Plant diversity is declining thanks largely to a worldwide rise in invasive species.
Non-native plant species are spreading faster than ever because of globalization, according to Barnabas Daru, assistant professor of biology and herbarium curator at the University of Texas A&M-Corpus Christi. He spoke to Texas Standard about a study he led on what’s causing the decline in plant variety. Listen to the interview with Daru in the audio player above or read the transcript below.
This interview has been edited lightly for clarity.
Texas Standard: What are the major factors behind this decline in the variety of plant life out there?
Barnabas Daru: We are in this biological epoch called the Anthropocene. During this time we’re witnessing high human population growth, the climate is changing so rapidly and species are going extinct at a rapid rate. Species are also being introduced outside of their natural ranges beyond historical rates.
So, for this study, we looked at just the last two processes: species extinctions and natural realizations — that’s how non-native species are introduced to your ranges. These two processes, together, can combine into what is referred to as “homogenization,” and what this means is that plant communities are becoming more similar than they were historically.
Could you explain why biological diversity among plant life matters?
It is so important because ultimately our lives, both humans and all the other organisms, are linked and intertwined in so many ways. So we depend on plants directly for food, for fresh air, for so many things, like medicine. So if there is any sort of disconnect — especially because plants are at the beginning of the food chain — then there’s this huge cascading effect on all the other organisms that depend on plants. So it’s so important that we understand how human activities are driving changes in plant communities because of this and many other reasons out there.
Is there an example you could point to in Texas where we’re seeing this sort of homogenization?
We have lots of invasive plants that are introduced from other parts of the world, including things like the King Ranch bluestem that is originally from Europe or some northern parts of Africa. And they are now introduced here, and some of the ecological impact signs are that these grasses tend to form vast monocultures that can crowd out native plants. The consequences are that they can destroy habitats for some native birds like quail and other grassland birds.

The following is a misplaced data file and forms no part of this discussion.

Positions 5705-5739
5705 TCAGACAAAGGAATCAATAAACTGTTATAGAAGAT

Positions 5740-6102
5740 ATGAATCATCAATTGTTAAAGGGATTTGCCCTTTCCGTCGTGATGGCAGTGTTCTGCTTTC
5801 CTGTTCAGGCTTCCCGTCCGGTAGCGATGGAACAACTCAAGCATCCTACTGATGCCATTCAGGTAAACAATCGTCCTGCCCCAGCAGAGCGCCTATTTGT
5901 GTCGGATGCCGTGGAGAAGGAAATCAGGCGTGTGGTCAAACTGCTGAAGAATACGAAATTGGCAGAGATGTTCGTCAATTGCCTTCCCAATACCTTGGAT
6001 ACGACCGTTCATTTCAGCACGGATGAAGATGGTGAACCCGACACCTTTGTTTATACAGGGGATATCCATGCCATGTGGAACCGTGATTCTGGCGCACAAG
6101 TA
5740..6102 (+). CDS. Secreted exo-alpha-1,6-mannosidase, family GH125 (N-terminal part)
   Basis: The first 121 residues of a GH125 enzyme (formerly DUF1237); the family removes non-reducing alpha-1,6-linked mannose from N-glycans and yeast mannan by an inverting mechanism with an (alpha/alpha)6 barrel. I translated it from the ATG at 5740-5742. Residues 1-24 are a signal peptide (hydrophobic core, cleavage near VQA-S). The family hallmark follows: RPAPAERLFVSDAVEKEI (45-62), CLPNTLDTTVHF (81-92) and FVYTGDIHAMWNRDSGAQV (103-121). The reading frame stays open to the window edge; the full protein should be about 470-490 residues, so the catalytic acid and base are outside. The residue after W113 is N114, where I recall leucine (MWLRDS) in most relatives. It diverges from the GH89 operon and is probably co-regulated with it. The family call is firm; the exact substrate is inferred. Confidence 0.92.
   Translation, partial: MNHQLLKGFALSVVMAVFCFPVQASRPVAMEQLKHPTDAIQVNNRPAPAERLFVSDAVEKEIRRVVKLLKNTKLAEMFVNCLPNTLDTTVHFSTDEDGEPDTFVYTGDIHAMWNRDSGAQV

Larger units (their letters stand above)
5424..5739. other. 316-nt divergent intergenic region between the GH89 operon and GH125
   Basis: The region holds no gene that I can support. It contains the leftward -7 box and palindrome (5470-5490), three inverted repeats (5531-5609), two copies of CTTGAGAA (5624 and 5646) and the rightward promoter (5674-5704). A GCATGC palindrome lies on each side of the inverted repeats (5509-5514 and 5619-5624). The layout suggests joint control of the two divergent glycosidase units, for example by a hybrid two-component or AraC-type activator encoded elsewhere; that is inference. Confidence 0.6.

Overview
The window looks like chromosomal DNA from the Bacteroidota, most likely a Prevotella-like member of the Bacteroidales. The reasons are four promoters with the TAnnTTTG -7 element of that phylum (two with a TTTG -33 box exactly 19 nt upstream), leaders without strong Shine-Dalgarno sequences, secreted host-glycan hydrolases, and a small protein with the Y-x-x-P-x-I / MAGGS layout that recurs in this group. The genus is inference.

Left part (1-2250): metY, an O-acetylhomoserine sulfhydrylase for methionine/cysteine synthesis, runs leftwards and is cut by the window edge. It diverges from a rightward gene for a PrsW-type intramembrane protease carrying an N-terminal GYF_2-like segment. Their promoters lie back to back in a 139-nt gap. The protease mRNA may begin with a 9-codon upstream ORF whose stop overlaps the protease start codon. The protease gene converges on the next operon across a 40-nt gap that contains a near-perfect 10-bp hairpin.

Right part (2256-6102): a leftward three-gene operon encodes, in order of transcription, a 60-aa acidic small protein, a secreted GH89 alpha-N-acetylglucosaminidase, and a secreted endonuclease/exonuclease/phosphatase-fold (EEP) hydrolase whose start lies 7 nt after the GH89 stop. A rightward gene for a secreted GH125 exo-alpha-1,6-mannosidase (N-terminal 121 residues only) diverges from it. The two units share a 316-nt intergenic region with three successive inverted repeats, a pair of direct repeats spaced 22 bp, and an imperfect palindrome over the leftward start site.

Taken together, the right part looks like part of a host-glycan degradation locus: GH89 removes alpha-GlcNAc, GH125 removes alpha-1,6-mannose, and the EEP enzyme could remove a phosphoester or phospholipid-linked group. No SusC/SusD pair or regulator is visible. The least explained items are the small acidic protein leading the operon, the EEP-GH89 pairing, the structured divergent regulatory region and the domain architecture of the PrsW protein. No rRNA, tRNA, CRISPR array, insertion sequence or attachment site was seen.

Other examples are the Tree of Heaven plant – it’s a tree originally native to central China and Taiwan. One of the ecological impacts of this plant is that it tends to release some sort of a chemical around where it grows that suppresses the growth of other plants. So it sort of outcompetes other native species and consequently, those native species are not able to thrive.
There are so many examples out there and maintaining the distinctiveness of these plants — especially because of the benefits we derive from them, what they do for the ecosystem, is so vital that we are worried that we are losing this at a very fast pace.
Given globalization and given what you’ve already described, is there anything that can be done about this trend at this point?
There are things that can be done. One reason that we do the research we do, is to help create the awareness that this is actually happening because how species are introduced to new environments sometimes can be intentional or unintentional.
So the first thing we can do is to know that this is happening. And the second thing is actually to be very intentional at stopping the intentional reasons or understand the consequences of what those intentional exchanges are doing. Other ways are to physically remove the invasive species as they establish populations in new environments. Many places around the globe have programs that actively remove these invasive plants or plants that are causing problems in the ecosystem. So those are some steps that can help toward stopping, or at least minimizing, species invasions.
This story has been updated to correct a misspelling of the Barnabas Daru’s name.